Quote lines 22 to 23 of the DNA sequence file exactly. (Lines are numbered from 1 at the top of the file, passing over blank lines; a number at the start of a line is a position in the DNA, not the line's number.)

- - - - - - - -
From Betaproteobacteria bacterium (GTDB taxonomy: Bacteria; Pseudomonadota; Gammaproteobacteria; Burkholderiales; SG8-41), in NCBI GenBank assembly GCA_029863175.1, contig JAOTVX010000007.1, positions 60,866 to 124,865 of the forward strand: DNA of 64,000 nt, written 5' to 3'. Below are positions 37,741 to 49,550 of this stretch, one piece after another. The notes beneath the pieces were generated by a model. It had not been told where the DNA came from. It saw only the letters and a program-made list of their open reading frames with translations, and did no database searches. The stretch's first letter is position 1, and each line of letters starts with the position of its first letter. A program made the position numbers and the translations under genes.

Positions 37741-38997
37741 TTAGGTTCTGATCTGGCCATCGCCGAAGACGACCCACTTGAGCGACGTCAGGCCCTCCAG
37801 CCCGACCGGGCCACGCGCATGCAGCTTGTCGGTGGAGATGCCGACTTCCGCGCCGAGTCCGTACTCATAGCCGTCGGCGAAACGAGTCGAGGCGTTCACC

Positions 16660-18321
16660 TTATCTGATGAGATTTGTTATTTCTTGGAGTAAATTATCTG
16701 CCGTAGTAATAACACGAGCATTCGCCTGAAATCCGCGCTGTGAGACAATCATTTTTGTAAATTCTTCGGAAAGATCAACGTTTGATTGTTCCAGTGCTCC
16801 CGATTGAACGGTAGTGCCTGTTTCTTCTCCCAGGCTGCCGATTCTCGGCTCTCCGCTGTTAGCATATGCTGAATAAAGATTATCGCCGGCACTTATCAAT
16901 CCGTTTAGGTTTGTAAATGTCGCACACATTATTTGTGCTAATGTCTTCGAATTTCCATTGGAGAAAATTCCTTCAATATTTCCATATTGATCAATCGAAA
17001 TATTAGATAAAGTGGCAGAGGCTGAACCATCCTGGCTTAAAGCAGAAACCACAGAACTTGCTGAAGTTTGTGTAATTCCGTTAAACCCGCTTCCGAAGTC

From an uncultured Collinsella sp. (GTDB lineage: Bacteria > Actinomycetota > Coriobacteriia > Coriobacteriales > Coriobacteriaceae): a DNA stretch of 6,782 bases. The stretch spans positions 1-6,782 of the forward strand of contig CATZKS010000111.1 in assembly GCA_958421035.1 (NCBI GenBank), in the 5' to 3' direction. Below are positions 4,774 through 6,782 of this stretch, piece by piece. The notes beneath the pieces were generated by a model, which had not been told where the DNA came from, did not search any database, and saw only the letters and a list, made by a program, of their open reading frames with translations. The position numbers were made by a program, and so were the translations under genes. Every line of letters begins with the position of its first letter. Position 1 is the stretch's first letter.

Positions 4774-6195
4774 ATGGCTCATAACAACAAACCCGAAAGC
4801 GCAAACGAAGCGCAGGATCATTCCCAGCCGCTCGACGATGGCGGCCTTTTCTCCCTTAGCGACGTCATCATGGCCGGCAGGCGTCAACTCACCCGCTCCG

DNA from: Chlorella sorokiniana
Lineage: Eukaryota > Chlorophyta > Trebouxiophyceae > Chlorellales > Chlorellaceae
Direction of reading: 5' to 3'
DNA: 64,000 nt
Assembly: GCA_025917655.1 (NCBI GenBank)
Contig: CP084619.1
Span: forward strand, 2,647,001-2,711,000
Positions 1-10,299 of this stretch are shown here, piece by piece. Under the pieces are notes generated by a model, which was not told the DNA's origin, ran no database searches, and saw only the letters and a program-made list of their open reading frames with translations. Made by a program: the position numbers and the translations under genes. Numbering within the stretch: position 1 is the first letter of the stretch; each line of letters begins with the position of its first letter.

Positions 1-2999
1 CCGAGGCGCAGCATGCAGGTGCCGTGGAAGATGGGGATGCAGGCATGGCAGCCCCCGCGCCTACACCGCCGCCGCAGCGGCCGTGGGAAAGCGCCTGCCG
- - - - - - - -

Positions 1-10,299 of this stretch are shown here, piece by piece. Under the pieces are notes generated by a model, which was not told the DNA's origin, ran no database searches, and saw only the letters and a program-made list of their open reading frames with translations. Made by a program: the position numbers and the translations under genes. Numbering within the stretch: position 1 is the first letter of the stretch; each line of letters begins with the position of its first letter.

Positions 1-2999